This simple, heart-warming show made me feel like I was the one that had been handed the box with seven sweets. Led by quirky writing and a stellar cast, it is Raghuvir Yadav as the Pradhan-Pati who, in this ensemble, turns out to be the special mithai, the one gleaming with his very own silver vark. Watch on Amazon Prime
There are times when you want a barfi, but this one is for the day when you want to stuff your face with a McDonald’s Happy Meal, as the protagonists are as oily as the fries.
Joe Exotic, a mullet-sporting, polyamorous, zoo keeper has a long standing feud with Carole Baskin. Baskin runs a wild life sanctuary, has a penchant for flower crowns and is suspected of murdering her second husband Don Lewis, and feeding him to the tigers.
Her current husband, a Prince Charles doppelgänger, is seen in their wedding portraits on his fours, sporting a dog collar. Though the battle between Joe and Baskin is about the well-being of the big cats, it is unclear if there is a single person not out to exploit the animals.
Then there are Joe’s two husbands crazed out of their minds on meth, FBI agents, hit men, con men and even another zoo owner Antle, who calls himself Bhagavan and has a cult of underage women. If a calorie-free junk fest is what you are looking for, then you could grab hold of this tiger by its tail. Watch on Netflix
While everyone is raving about Bong Joon-ho’s Parasite, his 2013 movie about survivors going around the planet endlessly in a narrow train and an enforced social order is equally fascinating. The protagonist of Parasite and I suppose a perennial in all Joon-ho’s movies, Song Kang-ho makes an appearance in this one as well, as a security specialist, addicted to an inhalant called Kronole.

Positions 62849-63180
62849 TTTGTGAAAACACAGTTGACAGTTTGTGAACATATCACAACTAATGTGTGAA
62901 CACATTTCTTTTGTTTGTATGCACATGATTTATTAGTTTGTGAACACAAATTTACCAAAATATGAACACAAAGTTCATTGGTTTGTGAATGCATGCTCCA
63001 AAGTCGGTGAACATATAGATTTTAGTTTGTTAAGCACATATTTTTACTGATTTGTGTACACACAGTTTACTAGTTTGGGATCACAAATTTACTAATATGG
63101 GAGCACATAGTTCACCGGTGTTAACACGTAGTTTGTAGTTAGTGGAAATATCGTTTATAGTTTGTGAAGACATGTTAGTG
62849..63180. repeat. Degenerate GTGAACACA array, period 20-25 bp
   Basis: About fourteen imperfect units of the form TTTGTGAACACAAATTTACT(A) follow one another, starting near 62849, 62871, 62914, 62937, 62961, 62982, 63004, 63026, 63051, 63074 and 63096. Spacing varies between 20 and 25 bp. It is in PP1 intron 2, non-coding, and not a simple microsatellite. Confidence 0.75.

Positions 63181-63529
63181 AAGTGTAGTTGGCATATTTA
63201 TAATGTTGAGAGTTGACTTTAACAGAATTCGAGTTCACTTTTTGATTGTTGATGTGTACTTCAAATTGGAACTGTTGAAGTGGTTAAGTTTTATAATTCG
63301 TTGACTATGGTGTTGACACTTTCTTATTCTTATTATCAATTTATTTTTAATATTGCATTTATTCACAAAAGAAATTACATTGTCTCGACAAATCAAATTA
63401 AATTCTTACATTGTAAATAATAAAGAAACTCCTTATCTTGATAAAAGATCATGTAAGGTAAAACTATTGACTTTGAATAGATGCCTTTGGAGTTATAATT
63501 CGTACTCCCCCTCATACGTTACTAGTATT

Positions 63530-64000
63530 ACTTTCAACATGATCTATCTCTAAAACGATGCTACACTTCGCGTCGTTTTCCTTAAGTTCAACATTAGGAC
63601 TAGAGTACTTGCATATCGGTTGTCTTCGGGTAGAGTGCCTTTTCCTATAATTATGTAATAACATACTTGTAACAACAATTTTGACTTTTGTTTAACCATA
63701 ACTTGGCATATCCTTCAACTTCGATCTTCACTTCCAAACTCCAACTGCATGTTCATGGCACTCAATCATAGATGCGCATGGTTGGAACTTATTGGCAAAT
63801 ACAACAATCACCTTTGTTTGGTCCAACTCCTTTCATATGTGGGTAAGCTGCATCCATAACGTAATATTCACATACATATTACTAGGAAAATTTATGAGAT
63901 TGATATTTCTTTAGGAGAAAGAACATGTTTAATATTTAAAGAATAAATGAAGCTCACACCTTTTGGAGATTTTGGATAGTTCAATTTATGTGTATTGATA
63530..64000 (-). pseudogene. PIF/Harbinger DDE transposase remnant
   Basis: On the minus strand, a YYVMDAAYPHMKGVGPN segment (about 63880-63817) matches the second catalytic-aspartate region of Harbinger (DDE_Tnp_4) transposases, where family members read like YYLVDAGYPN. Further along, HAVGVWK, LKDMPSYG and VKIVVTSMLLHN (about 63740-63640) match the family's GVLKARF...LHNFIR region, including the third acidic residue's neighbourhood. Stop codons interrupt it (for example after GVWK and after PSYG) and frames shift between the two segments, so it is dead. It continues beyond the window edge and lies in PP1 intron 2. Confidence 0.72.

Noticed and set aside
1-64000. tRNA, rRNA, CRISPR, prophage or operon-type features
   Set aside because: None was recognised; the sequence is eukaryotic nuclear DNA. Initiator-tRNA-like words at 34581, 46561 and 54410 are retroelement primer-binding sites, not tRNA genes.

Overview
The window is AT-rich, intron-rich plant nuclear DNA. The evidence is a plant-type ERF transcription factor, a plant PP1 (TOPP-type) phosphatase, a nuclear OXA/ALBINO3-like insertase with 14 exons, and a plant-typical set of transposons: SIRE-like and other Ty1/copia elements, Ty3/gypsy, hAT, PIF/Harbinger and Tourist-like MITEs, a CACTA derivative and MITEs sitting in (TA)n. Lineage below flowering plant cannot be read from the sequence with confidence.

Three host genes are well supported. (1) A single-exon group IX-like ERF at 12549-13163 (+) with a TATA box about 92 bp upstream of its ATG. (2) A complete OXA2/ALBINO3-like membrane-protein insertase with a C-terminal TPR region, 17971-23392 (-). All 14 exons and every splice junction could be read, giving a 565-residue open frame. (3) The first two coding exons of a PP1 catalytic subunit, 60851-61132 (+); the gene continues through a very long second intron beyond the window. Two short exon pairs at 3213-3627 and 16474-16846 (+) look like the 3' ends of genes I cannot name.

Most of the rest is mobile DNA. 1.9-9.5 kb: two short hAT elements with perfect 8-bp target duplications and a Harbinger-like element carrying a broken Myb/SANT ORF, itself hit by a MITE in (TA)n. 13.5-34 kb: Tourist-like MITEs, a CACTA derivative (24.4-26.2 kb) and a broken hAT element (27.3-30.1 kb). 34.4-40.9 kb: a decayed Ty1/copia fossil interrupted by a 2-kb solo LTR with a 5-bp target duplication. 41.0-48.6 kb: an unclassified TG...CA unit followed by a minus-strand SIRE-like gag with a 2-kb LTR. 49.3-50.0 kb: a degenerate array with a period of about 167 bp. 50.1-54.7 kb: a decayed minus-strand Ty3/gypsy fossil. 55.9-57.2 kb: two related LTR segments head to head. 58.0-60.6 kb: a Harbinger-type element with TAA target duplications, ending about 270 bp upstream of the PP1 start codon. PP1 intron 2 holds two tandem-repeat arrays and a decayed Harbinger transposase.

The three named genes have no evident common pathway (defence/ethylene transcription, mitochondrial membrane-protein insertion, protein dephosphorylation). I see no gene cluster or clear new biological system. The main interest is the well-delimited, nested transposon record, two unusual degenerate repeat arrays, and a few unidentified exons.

The inhabitants of the back end of the train are fed gelatinous bars of processed cockroaches, while the passengers at the front have elaborate feasts. The narrative revolves around a revolt led by Chris Evans to topple the revered engineer who rules this mechanical world. An allegory of our times plated and served as a fantasy, this is a compelling watch. Watch on Netflix
A Quiet Place
Lee, Evelyn and their three children communicate primarily in sign language as there are predatory creatures waiting to swoop in at the slightest sound.
In a movie where nerves are stretched taut and the soundtrack so silent that you can hear your heart pounding faster and faster, it is a story that is narrated primarily through facial expressions.
Panic-stricken eyes, lips pressed together to hold back screams convey more than mere lines. Deeply affecting, this is a horror movie where the monster is irrelevant. It could be a winged predator, a terrorist or a virus, because the thread holding it together is the shared experience of being a parent and protecting your children from what lurks outside. Watch on Netflix
Confined to a town in Northern Ireland in the 1990s, Derry Girls revolves around five teenagers. A show about four girls and Jack, the first and only boy admitted to an all-girls Catholic school, this is an unlikely contender for an experience that feels at once unique and universal.
I watched this with my entire family and though l had to cover my little one’s ears and her eyes at many bits, this was a show that made us laugh even on days when we had all been squabbling.
Bathroom humour and blasphemy walk side by side, often holding hands through this show.
There are miracles with weeping statues, Jack urinating next to a deceased nun during detention, priests with great hair and a dog that may or may not have risen from the dead.
Derry Girls deals with failures and not just successes, but it is more about the close-knit bonds that hold people together in the worst times. Watch on Netflix
Sitting on the couch with my family, as we binge watch both seasons of this show, I come to a realisation that holds true for the Derry Girls as well as all of us. Though we may have to fight the urge to pack them off in suitcases at this point, in this flying trapeze act that we call life, it is our families that function as a safety net. Dappled below us and always there, they make sure that even when we fall, we never quite hit rock bottom.